In case of dry air, Figure 5 shows contour maps of vorticity (*ω*) near the corner of the nozzle upper wall at four positions (*x*/*H* = 0 (nozzle throat), 1.0, 1.4, and 2.0). Density distributions of each cross-sectional plane are shown in the *y*-axis direction at *z*/*H* = 0.40, 0.714, 0.742, 0.762, and 0.779, respectively. Horizontal dotted lines illustrate the position of *δ*_{dry}, where the absolute value of density gradient (*dρ**/**dy*) is minimum and *δ*_{dry.max} is the maximum thickness of *δ*_{dry}. Extension of vorticity variation region toward the lower wall at the nozzle corner causes the position of *δ*_{dry} to move away from the upper wall as the measurement position approaches the sidewall. Therefore, it can be said that the change in density has a strong correlation with the change in vorticity. Further, *δ*_{dry.max} becomes larger at *x/H* = 2 compared with that of *x/H* = 0.

Figure 6 shows a schlieren photograph [22] of the rectangular nozzle in case of dry air. In this figure, the end of the white band from the solid wall in the direction perpendicular to the knife-edge indicates the thickness of experimental density gradient *δ*_{dry.exp}. Comparison between the calculated *δ*_{dry.max} and measured *δ*_{dry.exp} [22] has been made at four positions (*x/H* = 0, 1, 1.4, and 2). It is found

Figure 4. Three-dimensional contour map of condensate mass fraction *g* with onset of non-equilibrium homogeneous condensation.

Figure 5. Contour maps of vorticity and *ρ*/*ρ*_{0} profiles at *x/H* = 0, 1, 1.4, and 2 (dry air). (a) *x*/*H* = 0; (b) *x*/*H* = 1; (c) *x*/*H* = 1.4; (d) *x*/*H* = 2.

that the value of *δ*_{dry.max} is almost the same as the *δ*_{dry.exp} of schlieren photograph at each position. These results confirm the relation between the experimental datum and present simulation outputs.

Four cross-sectional planes (*x/H* = 0, 1, 1.4, and 2) in Figure 7 have been used to show the correlation between the contour maps of vorticity (*ω*) and density distributions in case of moist air. At each cross-sectional plane, density distributions in the *y*-axis direction are shown at the same positions as of Figure 5 near the corner of the nozzle upper wall. It can be seen that condensation causes an increase in flow density when the flow moves toward the nozzle corner. The irregularity in the density profile could have been induced by the onset of non-equilibrium homogeneous condensation at the nozzle corner flow. From these figures, it can be deduced that the location of the *δ*_{moist} *i.e.*, minimum absolute value of density gradient (*dρ**/**dy*) departs further from the upper wall as the measuring position reaches the sidewall. This is attributed to the extension of vorticity variation region toward the lower wall at the corner of the nozzle. Further, *δ*_{moist.max} which indicates the maximum value of *δ*_{moist} becomes larger at *x/H* = 2 compared with that of *x/H* = 0.

In Table 1, the thickness of *δ*_{dry.max} and *δ*_{moist.max} in cases of dry air and moist air are indicated at *x/H* = 0, 1, 1.4 and 2. From this table, it can be seen that the non-equilibrium homogeneous condensation that occurred downstream of the nozzle throat reduces the thickness compared with the *δ*_{dry.max} at *x/H* = 1 and 1.4. Therefore, it can be deduced that the latent heat released by the non-equilibrium homogeneous condensation suppresses the development of longitudinal vortices near the nozzle corner.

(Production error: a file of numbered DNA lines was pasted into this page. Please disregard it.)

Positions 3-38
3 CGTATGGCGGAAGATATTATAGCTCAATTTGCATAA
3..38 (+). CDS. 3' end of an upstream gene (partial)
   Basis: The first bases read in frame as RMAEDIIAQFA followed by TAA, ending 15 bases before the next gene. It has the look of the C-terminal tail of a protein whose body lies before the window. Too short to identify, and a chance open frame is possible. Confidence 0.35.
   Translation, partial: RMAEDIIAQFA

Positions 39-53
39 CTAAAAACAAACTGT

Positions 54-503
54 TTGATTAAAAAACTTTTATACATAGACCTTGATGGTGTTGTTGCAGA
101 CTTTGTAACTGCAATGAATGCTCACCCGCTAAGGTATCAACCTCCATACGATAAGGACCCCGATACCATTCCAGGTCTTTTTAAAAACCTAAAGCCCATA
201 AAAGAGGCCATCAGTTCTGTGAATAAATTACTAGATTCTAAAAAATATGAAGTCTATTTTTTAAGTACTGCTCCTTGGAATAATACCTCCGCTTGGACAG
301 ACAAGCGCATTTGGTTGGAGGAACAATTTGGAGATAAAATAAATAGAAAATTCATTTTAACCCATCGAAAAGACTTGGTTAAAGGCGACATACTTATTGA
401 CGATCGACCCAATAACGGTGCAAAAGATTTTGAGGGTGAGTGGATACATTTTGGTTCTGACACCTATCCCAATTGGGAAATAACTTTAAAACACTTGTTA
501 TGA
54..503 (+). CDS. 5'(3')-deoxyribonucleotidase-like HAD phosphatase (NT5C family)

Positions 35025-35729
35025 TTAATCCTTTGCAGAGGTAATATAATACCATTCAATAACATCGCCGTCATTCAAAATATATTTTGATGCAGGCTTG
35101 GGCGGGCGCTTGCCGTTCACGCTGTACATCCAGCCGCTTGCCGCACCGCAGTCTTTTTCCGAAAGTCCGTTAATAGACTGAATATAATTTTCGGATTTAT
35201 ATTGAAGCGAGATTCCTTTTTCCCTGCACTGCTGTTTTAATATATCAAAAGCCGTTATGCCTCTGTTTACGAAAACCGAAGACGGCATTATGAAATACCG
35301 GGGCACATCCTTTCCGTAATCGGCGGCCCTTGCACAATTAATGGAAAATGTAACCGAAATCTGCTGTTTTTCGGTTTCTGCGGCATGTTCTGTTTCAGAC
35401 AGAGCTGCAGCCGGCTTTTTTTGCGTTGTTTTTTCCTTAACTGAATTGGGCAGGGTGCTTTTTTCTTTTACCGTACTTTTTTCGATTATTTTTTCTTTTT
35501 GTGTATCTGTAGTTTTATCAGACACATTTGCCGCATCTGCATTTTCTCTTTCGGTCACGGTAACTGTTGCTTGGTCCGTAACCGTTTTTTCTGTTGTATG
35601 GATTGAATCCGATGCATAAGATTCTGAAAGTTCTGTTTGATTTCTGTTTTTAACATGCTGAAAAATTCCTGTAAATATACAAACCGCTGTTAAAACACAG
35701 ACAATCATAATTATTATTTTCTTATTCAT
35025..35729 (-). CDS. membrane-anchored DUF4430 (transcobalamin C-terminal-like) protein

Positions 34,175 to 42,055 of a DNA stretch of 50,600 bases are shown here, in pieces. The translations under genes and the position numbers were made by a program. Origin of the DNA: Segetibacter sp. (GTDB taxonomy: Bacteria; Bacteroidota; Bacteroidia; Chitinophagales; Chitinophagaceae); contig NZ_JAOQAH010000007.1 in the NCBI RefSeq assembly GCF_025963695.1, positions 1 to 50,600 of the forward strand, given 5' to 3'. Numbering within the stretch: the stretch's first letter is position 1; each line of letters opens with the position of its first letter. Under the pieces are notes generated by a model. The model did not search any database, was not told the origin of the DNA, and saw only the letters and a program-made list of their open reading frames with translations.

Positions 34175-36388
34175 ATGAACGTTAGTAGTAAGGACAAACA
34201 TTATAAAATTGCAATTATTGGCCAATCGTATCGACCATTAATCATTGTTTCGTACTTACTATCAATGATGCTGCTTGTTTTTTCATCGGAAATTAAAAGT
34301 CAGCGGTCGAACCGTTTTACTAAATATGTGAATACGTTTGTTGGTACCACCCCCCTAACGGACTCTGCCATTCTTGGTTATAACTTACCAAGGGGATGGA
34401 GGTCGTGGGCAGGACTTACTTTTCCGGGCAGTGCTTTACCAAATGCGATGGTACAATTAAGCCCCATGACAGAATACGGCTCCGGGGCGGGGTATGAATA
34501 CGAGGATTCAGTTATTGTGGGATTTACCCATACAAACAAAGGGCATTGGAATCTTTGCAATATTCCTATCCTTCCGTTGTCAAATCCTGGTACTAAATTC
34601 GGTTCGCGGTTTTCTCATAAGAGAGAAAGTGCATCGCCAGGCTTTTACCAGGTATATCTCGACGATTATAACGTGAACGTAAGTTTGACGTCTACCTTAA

Figure 6. Schlieren photograph of *ρ*/*ρ*_{0} in case of dry air (knife edge position: ).

Table 1. Thickness of ${\delta}_{\text{dry}.\text{max}}$ and ${\delta}_{\text{moist}.\text{max}}$ in cases of dry air and moist air.

Figure 7. Contour maps of vorticity and distributions of *ρ*/*ρ*_{0} at *x/H* = 0, 1, 1.4, and 2 (moist air). (a) *x*/*H* = 0; (b) *x*/*H* = 1; (c) *x*/*H* = 1.4; (d) *x*/*H* = 2.

5. Conclusions

This numerical study has been set out to investigate the effect of non-equilibrium homogeneous condensation on the corner flow of a supersonic rectangular arc nozzle. The results obtained are as follows:

1) An increase of static pressure downstream of the nozzle throat in case of moist air indicated the non-equilibrium homogeneous condensation. Simulated results of static pressure distribution were in good agreement with the experimental results.

2) Change in density at the nozzle corner flow had a strong correlation with the change in vorticity. This is because the extension of vorticity variation region toward the lower wall caused the position of density gradient with minimum absolute value to move further away from the upper wall.

3) In the range of the nozzle corner, surface of condensation onset had a complicated structure due to an interaction between the boundary layer and longitudinal vortex.

4) Latent heat released by the non-equilibrium homogeneous condensation suppressed the development of longitudinal vortices near the nozzle corner which resulted in the reduced thickness of *δ*_{moist.max}.

Nomenclature

*p** *Static pressure

*Q *Conservative vector

*E*, *F*, *G *Inviscid flux vector

*E*_{v}, *F*_{v}, *G*_{v}_{ }Viscosity flux vector

*I *Turbulence vector

*S *Condensation vector

*T *Temperature

*R *Radius of curvature

*ρ** *Density

*u** *Velocity component in *x*-axis direction

*v** *Velocity component in *y*-axis direction

*w** *Velocity component in *z*-axis direction

*n** *Number of condensate particles

*g** *Condensate mass fraction

*k*_{t} Turbulent kinetic energy

*k*_{l} Laminar kinetic energy

*ω** *Specific dissipation rate

*ϕ** *Relative humidity

*H *Nozzle throat height

*σ** *Surface tension

*r*_{c} Critical cluster radius

*I*_{F} Nucleation rate

*r** *Droplet average radius

Subscripts* *

0 Stagnation point

m Mixture of air and vapor

l Liquid